As marketers, we spend countless hours on brand development—creating the structure, look and feel of our brands.
But how much time do we spend on the risks we can experience?
While there is no official definition of “brand risk,” I define it as anything that threatens our ability to sustain a profitable operation. Generally, those risks can come from operational and regulatory issues as well as decisions that can impact consumer behavior.
Modern brands are more at risk than ever before because they no longer live in the creative department. In our world of social media, word-of-mouth and experiential marketing, the brand ultimately belongs to the customer and other team members more than it does to the marketing group.
Like most successful programs, brand management must be a C-suite down, cross-functional initiative to elevate the importance to the entire organization.
I’d like you to consider being risk aware in your brand efforts. That’s not to say you’re going to examine every decision from 100 different perspectives; that will only slow you down. Being risk aware means you can detect threats early and respond quickly. What follows is some advice on how to achieve this risk mitigation goal:
• Know the signs of brand risk. There are several risks brands can suffer. Attributes of the brand that often come under attack and should be watched include:
Awareness, which can decline as a result of lack of (or inappropriate) advertising, ineffective promotion, or simply not being where your customers are.
Positioning, which can slip when competition puts you in a different position in the customer’s mind. Experience can do the same. Additionally, the speed at which we are now required to respond to customers while simultaneously creating promotional messages can often leave us cutting corners, resulting in inconsistency in our messages. The flip side is that brands that can’t be nimble can often be left behind.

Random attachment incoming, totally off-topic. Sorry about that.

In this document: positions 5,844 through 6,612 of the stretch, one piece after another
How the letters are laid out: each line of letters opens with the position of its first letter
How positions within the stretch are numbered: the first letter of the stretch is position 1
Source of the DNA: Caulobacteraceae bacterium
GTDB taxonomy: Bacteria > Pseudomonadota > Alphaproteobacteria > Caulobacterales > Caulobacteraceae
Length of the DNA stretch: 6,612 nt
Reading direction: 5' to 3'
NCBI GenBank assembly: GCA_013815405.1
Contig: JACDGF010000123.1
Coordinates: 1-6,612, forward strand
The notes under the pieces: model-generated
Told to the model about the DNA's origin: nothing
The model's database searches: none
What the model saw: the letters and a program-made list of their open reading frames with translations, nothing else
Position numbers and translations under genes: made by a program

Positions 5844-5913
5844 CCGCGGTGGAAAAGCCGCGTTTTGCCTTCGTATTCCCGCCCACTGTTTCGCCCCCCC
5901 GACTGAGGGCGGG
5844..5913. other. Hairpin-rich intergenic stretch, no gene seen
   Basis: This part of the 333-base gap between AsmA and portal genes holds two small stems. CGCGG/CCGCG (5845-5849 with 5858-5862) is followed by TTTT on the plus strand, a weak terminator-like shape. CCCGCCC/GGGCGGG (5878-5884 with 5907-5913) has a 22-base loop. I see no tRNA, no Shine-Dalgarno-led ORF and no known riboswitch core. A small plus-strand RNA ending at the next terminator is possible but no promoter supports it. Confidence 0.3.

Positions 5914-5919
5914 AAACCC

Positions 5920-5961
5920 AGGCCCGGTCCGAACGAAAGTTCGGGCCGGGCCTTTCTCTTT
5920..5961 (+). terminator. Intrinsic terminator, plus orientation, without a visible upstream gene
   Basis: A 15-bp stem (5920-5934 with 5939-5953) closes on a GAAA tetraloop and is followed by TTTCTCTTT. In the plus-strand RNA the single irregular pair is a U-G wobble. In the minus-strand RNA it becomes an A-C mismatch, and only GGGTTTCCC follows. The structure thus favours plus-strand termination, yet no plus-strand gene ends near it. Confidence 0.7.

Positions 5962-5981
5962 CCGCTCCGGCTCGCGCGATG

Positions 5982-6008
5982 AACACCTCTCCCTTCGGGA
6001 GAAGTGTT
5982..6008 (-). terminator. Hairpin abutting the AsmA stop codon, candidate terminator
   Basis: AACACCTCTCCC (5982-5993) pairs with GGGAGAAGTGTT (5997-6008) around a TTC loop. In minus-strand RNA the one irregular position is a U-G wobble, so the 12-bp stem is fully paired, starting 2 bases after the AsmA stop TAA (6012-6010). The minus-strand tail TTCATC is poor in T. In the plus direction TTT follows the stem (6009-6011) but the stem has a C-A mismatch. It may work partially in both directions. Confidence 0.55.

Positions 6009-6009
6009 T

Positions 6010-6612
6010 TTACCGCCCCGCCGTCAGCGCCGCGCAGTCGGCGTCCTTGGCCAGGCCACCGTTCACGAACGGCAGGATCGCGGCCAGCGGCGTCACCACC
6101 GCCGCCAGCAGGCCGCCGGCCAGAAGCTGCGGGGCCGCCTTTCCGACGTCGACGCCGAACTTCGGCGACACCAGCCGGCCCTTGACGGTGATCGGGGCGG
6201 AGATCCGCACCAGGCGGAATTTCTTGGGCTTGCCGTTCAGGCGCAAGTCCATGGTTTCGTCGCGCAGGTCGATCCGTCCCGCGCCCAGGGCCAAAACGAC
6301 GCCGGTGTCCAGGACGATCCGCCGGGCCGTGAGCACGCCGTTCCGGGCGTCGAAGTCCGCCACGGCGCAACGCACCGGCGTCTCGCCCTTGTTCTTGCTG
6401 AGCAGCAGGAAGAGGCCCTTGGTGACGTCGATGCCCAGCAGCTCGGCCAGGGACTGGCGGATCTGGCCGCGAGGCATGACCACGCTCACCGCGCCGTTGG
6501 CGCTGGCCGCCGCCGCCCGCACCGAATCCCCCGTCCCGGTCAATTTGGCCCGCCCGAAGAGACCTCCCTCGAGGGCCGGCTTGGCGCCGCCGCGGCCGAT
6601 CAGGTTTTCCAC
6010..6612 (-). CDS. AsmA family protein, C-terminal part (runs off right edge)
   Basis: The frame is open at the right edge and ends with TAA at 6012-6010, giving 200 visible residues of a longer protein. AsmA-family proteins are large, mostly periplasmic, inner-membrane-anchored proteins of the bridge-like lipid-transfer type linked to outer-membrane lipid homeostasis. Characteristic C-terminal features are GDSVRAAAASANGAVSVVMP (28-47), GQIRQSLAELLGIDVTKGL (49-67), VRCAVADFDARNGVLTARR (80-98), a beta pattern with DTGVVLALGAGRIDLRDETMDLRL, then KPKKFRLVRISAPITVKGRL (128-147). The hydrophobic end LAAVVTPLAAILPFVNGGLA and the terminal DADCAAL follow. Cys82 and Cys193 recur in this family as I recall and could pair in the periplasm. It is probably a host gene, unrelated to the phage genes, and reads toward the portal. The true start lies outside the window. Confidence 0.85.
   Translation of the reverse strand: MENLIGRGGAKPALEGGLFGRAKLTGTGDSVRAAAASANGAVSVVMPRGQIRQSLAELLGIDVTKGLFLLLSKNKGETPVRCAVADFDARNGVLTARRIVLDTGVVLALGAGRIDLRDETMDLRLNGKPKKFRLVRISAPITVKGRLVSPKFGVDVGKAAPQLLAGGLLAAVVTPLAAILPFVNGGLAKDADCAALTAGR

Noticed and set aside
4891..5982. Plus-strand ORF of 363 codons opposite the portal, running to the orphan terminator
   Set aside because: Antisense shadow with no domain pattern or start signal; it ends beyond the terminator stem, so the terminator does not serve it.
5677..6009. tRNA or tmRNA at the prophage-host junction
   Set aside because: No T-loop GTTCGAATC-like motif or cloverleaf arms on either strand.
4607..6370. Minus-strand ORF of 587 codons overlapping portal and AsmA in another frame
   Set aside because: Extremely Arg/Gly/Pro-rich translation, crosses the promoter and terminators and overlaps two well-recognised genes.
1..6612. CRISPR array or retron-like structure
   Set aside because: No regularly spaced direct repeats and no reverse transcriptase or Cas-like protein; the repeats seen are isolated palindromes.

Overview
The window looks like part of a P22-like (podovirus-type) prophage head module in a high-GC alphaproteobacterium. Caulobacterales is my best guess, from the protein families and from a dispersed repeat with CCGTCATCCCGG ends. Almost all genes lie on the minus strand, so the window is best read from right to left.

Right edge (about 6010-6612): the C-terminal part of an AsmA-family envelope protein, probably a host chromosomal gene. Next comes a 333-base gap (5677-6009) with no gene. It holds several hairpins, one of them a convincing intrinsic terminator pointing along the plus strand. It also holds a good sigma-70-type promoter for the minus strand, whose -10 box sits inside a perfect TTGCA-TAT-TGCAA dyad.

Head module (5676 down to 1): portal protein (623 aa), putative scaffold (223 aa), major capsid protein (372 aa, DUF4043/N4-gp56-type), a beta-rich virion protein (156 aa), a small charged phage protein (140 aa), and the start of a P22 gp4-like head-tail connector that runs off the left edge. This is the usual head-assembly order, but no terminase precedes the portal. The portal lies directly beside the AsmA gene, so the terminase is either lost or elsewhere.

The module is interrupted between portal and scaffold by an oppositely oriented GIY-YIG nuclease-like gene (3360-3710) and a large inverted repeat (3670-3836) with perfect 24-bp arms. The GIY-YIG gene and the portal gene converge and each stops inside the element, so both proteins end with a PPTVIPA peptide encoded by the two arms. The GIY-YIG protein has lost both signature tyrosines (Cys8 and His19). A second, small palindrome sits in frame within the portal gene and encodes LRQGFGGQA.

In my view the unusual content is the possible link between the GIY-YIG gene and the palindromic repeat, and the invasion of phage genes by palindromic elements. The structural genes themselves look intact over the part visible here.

Loyalty, which is built by consistent, aligned customer experiences. These experiences are a by-product of our products and our team members. Minor shifts can quickly bring the brand house down. A solid foundation is a must.
Legacy, in which brands can sometimes be caught resting on their laurels, easily allowing competition to shift, adapt and capture our market share.
• How to strengthen your brand. If your brand shows weakness in any of the above areas, fear not—steps can be taken to reinvigorate your company image. This always starts with the heartbeat of the brand—our team members.
Team members are telling the brand story day in and day out. They are continually interacting with key stakeholders and shaping the image of the brand. The first step we must take is hiring the right people, but this can only happen if human resources and our partner recruiters are knowledgeable about the brand. When was the last time the vision was shared with an external recruiter? I don’t mean adding the boilerplate language to a job posting but rather providing them with a deep understanding of what team members need to accomplish.
An obvious (but often misused) tool is customer experience training. Social media has empowered today’s consumers to quickly spread the word of their dissatisfaction, whether that is with your product, service or experience. Empowering frontline staff to do what is necessary to turn a bad experience into a good (if not great) one and correct issues quickly is essential.